(Deb Lindsey/For The Washington Post)

Reader 1: I was contacted for an interview by a nonprofit organization that advocates for homeless pets. I had heard that while being vegan wasn’t a requirement for employment at this organization, there would be restrictions on what I could bring into the office (certain foods, leather products, etc.), and only vegan meals would be reimbursed as business trip expenses. After the organization confirmed that that was its policy, I canceled the interview because I knew I wasn’t going to fit in there. But is that policy legal?

Karla: It makes sense that an organization with a specific mission would want its representatives to practice what it preaches on the company’s dime and time. And an organization that likely attracts meat-free staffers may simply want to provide an environment that is sensitive to their sensibilities.

Employers can prohibit any workplace activities they choose — even otherwise legal activities such as smoking or carrying firearms — as long as the restrictions don’t discriminate against a legally protected class of individuals. And federal law, at least, offers no special protection to omnivores.

“The only potential work-around is if this policy somehow impacts someone’s disability or religion,” says Elaine Fitch, employment attorney at Kalijarvi, Chuzi, Newman & Fitch. For example, an organization with 15 or more employees would have to make an exception to allow an animal-derived drug to treat a qualifying medical condition under the Americans With Disabilities Act.

Likewise, the meal reimbursement policy would be legal as long as it doesn’t somehow impinge on your health or religious practice, or some other protected status. I’d have to admire the dedication of an employer willing to scrutinize itemized restaurant receipts to make sure its money wasn’t being misspent.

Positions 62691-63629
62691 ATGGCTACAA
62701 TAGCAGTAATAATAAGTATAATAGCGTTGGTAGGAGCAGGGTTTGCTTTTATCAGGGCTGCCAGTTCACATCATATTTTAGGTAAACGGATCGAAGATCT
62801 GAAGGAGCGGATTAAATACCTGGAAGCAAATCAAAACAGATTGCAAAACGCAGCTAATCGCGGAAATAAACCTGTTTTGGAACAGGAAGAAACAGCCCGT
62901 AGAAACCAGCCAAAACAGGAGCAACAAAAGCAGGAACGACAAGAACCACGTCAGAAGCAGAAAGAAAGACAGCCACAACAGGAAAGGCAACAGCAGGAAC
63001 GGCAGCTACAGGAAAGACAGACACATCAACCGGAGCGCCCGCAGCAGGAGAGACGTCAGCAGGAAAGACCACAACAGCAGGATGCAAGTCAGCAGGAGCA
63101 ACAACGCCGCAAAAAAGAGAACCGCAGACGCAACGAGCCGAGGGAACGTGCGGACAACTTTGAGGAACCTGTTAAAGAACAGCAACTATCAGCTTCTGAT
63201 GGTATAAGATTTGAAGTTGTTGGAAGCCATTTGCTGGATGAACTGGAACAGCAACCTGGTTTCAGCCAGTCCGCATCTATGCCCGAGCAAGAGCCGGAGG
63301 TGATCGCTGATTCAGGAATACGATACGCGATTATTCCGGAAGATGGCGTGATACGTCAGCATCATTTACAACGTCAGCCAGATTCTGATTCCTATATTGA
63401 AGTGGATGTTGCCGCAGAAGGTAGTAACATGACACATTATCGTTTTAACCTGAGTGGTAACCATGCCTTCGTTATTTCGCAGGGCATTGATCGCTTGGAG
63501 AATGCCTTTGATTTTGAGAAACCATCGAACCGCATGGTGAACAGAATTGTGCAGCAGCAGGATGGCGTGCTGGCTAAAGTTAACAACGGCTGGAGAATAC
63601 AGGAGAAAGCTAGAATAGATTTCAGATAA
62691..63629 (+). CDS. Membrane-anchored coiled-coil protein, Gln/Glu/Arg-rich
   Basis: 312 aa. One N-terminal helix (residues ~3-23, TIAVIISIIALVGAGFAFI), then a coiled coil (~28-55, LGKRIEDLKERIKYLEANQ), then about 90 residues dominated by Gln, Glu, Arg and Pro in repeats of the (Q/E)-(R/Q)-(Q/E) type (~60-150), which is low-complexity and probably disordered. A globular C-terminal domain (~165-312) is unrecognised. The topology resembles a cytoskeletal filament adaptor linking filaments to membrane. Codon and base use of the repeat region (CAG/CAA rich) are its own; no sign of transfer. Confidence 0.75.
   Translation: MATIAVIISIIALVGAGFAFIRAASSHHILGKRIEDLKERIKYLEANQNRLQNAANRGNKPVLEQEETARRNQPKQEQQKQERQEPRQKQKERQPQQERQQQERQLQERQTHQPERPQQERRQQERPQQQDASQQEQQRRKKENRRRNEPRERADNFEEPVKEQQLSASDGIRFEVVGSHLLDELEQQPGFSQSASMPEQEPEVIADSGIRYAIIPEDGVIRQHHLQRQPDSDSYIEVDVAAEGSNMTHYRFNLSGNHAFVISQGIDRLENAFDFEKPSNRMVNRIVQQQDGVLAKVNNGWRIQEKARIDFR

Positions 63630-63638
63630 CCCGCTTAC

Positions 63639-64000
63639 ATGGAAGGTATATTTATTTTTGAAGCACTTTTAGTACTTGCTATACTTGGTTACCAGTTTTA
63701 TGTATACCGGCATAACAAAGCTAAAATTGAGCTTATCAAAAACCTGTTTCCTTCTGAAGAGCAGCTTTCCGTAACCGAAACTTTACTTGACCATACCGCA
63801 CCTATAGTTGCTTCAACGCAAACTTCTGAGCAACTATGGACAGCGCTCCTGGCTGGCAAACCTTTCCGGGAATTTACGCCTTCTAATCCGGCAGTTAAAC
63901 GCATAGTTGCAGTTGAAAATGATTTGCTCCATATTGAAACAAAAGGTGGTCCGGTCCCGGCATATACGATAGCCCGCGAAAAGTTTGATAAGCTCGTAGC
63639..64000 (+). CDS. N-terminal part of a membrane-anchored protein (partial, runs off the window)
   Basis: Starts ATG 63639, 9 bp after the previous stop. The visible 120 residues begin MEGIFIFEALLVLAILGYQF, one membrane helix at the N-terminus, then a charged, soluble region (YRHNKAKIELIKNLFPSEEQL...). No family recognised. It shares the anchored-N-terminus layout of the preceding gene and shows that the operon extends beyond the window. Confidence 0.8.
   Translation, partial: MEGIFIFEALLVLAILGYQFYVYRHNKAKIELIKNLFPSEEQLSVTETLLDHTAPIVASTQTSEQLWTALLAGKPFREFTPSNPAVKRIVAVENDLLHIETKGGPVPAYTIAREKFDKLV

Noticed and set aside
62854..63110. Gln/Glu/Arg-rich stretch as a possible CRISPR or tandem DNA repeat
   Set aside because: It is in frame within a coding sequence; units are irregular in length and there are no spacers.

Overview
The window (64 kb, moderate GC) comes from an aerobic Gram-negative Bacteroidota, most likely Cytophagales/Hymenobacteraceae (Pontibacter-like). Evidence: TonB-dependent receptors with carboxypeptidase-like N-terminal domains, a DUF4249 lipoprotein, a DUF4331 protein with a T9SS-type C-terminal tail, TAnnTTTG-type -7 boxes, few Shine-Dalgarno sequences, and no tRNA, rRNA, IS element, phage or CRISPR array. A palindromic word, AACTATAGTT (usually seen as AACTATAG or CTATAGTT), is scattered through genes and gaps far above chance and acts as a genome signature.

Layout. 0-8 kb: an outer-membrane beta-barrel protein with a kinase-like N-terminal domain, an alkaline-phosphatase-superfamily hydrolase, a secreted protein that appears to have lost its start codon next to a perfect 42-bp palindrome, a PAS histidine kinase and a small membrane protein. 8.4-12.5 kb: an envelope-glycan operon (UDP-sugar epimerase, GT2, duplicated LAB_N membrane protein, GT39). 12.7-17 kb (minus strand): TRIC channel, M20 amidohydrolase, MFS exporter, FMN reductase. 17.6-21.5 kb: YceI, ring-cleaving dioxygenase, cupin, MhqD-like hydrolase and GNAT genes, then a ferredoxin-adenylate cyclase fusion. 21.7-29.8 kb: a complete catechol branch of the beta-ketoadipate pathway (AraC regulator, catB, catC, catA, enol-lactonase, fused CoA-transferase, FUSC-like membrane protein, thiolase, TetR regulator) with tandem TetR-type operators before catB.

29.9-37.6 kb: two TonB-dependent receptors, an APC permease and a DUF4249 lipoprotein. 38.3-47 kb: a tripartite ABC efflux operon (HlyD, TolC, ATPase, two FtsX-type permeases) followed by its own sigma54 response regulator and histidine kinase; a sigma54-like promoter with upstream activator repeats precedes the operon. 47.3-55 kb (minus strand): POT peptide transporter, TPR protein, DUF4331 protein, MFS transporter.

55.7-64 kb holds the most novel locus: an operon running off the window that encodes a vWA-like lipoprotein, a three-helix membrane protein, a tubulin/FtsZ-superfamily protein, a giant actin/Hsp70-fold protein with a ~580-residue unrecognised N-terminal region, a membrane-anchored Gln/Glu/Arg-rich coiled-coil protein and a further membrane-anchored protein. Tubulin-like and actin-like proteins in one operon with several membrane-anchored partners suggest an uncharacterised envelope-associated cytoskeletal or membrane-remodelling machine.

Reader 2: I received a $5 coffee gift card at work as a prize. This statement was included: “By accepting this gift, you acknowledge you will be subject to federal income, Medicare, and SS taxes on the amount of the gift. Cash equivalents must be reported as taxable employee income to National Payroll Services. ...” For real? It’s $5. I might as well send the card to the IRS.

Karla: I ran your issue by Frank Stitely, CPA and partner at Stitely & Karstetter. He explained that although cash equivalents such as gift cards usually have to be reported to the IRS as income, your card would qualify as a “de minimis work fringe” — “de minimis” being Latin for “seriously?” Stitely notes that if the gift card were considered taxable income, “the employer would have to include it on [your] W-2 form” — not just fob the responsibility off on you with an ominous disclaimer. So keep the card and enjoy your coffee.

Ask Karla Miller about your work dramas and traumas by e-mailing wpmagazine@washpost.com. Read more @Work Advicecolumns.

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